Monday, January 31, 2011

Macroeconomics CLEP

I took the CLEP Macroeconomics exam this afternoon and passed with a 63. I prepared on and off for this exam over the course of several months--usually studying for a few hours and then abandoning it because I realized that it made more sense to take a different test next due to cross-over efficiencies, etc. I started in earnest a week and a half ago and put in an hour or two each day--mostly with IC but I also read through a Cliffs Economics book and a Pass Your Class guide.

As far as the subject material goes, it's not my thing. Some of it is intuitive--but most of it doesn't gel for me. I needed a lot of repetition to get some of this to sink in. This is the second CLEP I took solo (I went to the testing center and took only one test)--the first was Statistics. I'm finding these tests more difficult than all the computer and psych-type tests. It actually makes me question why I'm pursuing a business degree because I really don't dig this stuff at all.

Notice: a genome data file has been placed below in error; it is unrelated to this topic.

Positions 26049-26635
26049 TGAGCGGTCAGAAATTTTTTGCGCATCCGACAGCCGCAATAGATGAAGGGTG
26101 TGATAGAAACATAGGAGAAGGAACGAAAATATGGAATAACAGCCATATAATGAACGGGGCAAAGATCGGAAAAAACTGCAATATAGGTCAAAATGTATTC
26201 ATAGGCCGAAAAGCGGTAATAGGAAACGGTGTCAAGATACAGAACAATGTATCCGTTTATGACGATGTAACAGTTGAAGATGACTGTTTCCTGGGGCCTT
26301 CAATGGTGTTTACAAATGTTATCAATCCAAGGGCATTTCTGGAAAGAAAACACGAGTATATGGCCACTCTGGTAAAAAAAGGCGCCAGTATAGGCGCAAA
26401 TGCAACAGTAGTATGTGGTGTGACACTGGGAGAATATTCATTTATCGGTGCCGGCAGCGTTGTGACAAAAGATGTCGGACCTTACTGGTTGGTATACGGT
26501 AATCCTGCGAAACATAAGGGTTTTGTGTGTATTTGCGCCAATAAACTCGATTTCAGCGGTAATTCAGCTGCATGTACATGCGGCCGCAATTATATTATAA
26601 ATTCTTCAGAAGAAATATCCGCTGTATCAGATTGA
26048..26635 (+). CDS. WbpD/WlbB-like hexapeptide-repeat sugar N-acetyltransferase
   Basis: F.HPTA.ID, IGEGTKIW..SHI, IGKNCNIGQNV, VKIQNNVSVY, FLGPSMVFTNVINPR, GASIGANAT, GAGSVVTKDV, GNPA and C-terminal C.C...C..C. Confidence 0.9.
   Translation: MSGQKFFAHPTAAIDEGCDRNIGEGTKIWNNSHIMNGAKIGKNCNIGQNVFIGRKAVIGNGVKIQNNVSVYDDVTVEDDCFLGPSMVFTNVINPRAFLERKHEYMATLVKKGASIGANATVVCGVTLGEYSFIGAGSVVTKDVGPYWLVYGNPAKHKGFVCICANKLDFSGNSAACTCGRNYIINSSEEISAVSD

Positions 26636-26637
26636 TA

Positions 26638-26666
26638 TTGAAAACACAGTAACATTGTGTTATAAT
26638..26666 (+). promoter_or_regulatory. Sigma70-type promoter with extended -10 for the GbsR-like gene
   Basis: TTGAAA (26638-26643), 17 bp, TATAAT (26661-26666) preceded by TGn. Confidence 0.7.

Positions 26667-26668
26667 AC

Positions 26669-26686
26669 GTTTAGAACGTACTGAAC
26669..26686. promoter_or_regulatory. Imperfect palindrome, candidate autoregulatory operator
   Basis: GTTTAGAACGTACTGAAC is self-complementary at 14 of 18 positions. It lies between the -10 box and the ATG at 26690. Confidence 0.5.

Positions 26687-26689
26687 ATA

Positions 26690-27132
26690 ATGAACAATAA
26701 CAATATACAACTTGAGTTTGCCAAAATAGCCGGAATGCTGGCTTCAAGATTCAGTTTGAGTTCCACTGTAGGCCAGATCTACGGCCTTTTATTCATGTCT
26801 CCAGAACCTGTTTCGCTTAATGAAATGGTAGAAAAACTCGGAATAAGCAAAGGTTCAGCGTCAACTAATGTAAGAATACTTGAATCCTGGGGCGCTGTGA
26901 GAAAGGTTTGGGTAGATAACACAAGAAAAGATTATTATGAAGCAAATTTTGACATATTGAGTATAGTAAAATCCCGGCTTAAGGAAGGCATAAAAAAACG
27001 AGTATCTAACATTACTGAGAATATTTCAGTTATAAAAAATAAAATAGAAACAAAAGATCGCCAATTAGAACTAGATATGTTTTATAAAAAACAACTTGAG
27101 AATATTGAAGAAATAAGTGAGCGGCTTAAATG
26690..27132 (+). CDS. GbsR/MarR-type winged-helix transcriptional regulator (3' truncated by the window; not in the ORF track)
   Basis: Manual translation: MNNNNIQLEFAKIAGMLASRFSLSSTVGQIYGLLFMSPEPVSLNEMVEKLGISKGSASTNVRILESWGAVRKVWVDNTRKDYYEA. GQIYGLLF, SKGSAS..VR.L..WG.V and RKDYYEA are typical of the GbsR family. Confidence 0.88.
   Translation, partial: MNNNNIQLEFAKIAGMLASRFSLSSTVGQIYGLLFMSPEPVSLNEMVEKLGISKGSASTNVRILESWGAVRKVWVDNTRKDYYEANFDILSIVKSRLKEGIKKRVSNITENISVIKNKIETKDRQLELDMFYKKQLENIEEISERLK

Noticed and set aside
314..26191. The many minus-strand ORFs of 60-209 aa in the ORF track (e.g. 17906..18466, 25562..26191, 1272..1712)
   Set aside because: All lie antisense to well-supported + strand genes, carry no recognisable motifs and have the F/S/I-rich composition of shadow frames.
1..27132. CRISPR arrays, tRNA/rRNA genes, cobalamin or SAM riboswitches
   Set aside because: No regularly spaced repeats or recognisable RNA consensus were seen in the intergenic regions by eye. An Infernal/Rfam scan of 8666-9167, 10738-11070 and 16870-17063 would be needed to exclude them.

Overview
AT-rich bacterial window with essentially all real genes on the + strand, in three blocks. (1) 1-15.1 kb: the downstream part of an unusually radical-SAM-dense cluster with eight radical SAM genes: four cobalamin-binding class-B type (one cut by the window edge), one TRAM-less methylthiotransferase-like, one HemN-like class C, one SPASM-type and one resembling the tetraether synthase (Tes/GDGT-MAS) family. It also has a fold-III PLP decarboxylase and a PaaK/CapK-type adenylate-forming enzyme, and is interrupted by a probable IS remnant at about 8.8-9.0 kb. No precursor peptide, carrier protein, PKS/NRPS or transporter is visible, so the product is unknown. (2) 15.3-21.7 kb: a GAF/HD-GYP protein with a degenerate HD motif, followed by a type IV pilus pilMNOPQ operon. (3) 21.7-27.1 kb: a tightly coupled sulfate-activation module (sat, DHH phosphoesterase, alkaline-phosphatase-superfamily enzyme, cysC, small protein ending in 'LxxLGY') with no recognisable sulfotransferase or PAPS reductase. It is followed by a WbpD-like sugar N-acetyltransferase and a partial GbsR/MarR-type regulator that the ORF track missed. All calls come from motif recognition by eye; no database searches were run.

Earlier this week I took the CLEP practice test and got 45/60. Not terrible--but some questions that I didn't know--I REALLY didn't know. I took my first Petersons the next day and got 49/80. I took the second today and got 60/80. I never got around to the third one.

I had a lot of trouble logging in at the testing center but once I got started everything was fine. I paced myself and finished with four minutes to spare. I went back and looked at all but a few I had marked for review--but only changed one answer.

I think it might be helpful to give anyone reading this post some perspective of my ability vs. my score if I describe the stuff I DIDN'T know come test time:

I could not complete with confidence any of the bank reserve problems. It's a simple enough formula and concept, but these problems didn't have any loan amounts and focused on the "extra reserves" which I just could not get my mind around--despite knowing the basic formula and using it successfully when practicing. The answers I was coming up with were so bad they weren't even options! Another thing I can't do is tell why most curves are shifting and what it means. I did know some basics--but it didn't help me much on the test. I also couldn't remember if you should increase or decrease gov't spending to combat inflation. Even still, due to lucky guessing and perhaps some good basic (as opposed to deep) knowledge, I scored a 63. Not great--but I passed with room to spare.

I was feeling great for the first 20 or so problems--but the middle 40 almost killed me. This was the first test where I thought there was a serious chance that I didn't pass. 

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